I have written many drafts of this letter, searching for the right words to express my thoughts about the blood-secret we keep. My challenge comes as a result of my own relationship with social etiquette and propriety. I, like many of you, have been conditioned by female respectabilities—keep certain things personal and handle “business” with as much quiet success as possible. For the sake of our awareness and greater good, though, I decided to defy the rules. It’s time for African American women to have a public discourse about our bodies, our blood, and the injustices women and girls are experiencing globally.
Every day, 800 million women are menstruating worldwide, and in alarming numbers, we are struggling to manage our periods. In developing countries in India, Africa and the Middle East, women and girls are challenged by limited access to water, safe restrooms, and hygienic sanitary materials. Some resort to using newspaper, dried cow dung, feathers, and dirty cloth to absorb their blood, often resulting in reproductive infections, embarrassing leaks, and unmanageable pain (I even read a story of a 12-year-old who underwent a hysterectomy after unknowingly using cloths filled with lizard eggs). The social and economic consequences are real, as many of them are forced to miss precious days of school and work. Myths and cultural taboos about menstruation also contribute to this problem and marginalize menstruating women, even forcing some from their homes.
Poor menstrual hygiene does not only affect those in developing countries. Disadvantaged women and girls in the United States, particularly the homeless, struggle to afford sanitary supplies, and often have limited access to restrooms while living on the streets. Jennifer-Weiss-Wolf of the Brennan Center for Justice wrote, “A year’s supply of tampons and pads costs upwards of $70 and is not covered by food stamps. For homeless women, the problem of lack of access to menstrual hygiene care is often compounded by ‘minimal access to safe sanitary spaces’… there is a vital place, too, for creative and compassionate community organizing.” My recent conversation with a food bank worker affirmed for me Jennifer’s observations. An unemployed mother came to ask for help. Her 13-year old daughter had started her period that morning, but the family could not afford sanitary pads. The girl went to school using a wad of toilet paper instead.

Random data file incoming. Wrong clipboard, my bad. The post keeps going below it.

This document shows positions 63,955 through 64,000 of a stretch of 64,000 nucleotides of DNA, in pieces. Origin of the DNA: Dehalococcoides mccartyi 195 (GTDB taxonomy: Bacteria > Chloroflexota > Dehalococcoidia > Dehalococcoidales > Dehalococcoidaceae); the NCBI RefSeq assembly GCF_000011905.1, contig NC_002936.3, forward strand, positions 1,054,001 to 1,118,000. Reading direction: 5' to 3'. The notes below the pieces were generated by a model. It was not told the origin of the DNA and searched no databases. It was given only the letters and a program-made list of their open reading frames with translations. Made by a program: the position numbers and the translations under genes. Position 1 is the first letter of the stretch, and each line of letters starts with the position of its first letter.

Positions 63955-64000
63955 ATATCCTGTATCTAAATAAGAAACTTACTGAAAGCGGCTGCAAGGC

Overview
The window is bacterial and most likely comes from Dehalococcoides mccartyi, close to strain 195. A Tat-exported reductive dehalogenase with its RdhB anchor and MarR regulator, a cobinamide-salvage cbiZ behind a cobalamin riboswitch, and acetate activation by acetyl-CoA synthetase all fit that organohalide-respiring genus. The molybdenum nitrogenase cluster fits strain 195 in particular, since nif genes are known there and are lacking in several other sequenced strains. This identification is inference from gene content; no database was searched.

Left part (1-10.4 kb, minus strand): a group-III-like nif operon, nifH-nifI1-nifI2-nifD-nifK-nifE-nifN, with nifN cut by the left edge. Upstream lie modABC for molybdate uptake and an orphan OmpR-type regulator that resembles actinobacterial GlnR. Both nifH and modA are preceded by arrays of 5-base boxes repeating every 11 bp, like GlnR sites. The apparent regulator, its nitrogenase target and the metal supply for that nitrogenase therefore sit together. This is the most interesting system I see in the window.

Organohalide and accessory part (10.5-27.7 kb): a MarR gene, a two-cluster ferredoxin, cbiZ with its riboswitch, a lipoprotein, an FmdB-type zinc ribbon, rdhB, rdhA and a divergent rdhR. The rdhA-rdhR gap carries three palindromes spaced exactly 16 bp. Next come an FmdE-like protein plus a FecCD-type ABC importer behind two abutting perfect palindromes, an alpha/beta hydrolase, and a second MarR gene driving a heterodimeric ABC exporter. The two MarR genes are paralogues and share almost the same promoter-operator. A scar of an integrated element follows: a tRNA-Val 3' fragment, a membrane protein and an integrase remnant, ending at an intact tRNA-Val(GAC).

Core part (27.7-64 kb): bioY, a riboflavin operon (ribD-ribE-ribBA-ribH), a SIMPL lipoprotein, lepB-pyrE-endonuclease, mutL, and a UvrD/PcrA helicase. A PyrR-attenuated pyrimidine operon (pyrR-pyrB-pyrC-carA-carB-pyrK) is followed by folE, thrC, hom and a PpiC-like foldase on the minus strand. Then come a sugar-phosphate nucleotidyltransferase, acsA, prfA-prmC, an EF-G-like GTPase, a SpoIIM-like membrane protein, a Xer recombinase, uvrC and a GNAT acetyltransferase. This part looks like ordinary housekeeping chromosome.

When I think of women missing work, girls getting hysterectomies, and others going to school with wads of toilet paper between her legs, I’m overwhelmed and outraged. I would never accept this reality for myself or my daughter, therefore, I cannot accept it for anyone else. The fact that women and girls of color disproportionately experience these challenges motivates me even more.
There are ways we can address poor menstrual hygiene management. It starts with accurate reproductive health education for everyone, including boys. We cannot effectively teach our sons to respect women’s bodies if they remain ignorant about them. Disadvantaged women and girls around the world need our support through raising awareness, lobbying governments to provide greater access to sanitation, and contributing to non-governmental organizations that provide practical solutions throughout the developing world. Here in the United States, we can donate feminine products to homeless and domestic violence shelters. Many times, there are even women and girls in our personal proximities that need our help.
International Menstrual Hygiene Day is May 28th. This is a wonderful opportunity for us to learn more about menstrual hygiene management and mobilize toward solutions. The bottom line is that all of us deserve access to water, safe facilities and adequate sanitary wear. We all deserve to go to work or attend school—no matter what day of the month it is. It’s time to be healed of our issues with blood, defy respectability, and work together toward solutions for our global sisters. Menstruation does not minimize our virtue. Proverbs 31 says, “She is clothed with strength and dignity, and she laughs without fear of the future.” Good menstrual hygiene is every woman’s human right. Period.
Cece Jones-Davis is a minister, singer and social advocate. She is the founder of the Women & Girls Working Group, raising awareness about global menstrual hygiene management.
Follow her on twitter: @cecejonesdavis